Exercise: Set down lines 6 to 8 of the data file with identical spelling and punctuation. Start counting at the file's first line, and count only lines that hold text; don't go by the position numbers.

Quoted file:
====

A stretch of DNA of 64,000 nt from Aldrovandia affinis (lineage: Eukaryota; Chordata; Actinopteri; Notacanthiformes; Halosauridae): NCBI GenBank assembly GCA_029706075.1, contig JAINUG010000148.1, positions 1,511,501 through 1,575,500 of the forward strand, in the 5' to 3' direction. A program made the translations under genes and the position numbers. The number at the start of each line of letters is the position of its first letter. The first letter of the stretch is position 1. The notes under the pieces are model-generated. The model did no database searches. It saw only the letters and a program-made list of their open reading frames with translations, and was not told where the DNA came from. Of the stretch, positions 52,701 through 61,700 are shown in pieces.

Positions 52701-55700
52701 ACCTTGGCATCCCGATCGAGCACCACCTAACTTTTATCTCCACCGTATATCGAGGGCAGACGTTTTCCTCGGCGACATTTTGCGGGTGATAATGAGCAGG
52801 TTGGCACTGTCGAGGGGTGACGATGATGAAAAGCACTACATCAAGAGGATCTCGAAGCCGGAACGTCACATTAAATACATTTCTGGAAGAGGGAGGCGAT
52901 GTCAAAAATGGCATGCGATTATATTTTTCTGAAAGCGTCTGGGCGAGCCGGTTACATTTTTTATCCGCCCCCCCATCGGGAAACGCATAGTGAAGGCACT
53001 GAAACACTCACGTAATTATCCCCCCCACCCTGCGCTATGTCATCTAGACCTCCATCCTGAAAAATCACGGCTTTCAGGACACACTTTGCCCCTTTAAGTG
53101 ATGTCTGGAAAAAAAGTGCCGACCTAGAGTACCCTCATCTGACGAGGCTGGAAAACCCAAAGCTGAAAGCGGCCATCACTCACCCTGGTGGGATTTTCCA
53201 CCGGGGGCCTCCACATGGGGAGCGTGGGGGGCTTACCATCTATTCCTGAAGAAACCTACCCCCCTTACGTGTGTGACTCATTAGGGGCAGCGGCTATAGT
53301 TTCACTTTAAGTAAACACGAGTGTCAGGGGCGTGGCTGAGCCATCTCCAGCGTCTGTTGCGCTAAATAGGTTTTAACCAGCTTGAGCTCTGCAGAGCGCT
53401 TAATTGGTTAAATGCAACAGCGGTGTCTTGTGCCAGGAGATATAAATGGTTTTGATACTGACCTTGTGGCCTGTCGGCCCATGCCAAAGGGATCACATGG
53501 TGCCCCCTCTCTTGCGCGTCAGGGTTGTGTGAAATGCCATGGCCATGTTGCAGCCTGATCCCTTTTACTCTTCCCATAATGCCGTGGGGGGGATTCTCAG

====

53001 GAAACACTCACGTAATTATCCCCCCCACCCTGCGCTATGTCATCTAGACCTCCATCCTGAAAAATCACGGCTTTCAGGACACACTTTGCCCCTTTAAGTG
53101 ATGTCTGGAAAAAAAGTGCCGACCTAGAGTACCCTCATCTGACGAGGCTGGAAAACCCAAAGCTGAAAGCGGCCATCACTCACCCTGGTGGGATTTTCCA
53201 CCGGGGGCCTCCACATGGGGAGCGTGGGGGGCTTACCATCTATTCCTGAAGAAACCTACCCCCCTTACGTGTGTGACTCATTAGGGGCAGCGGCTATAGT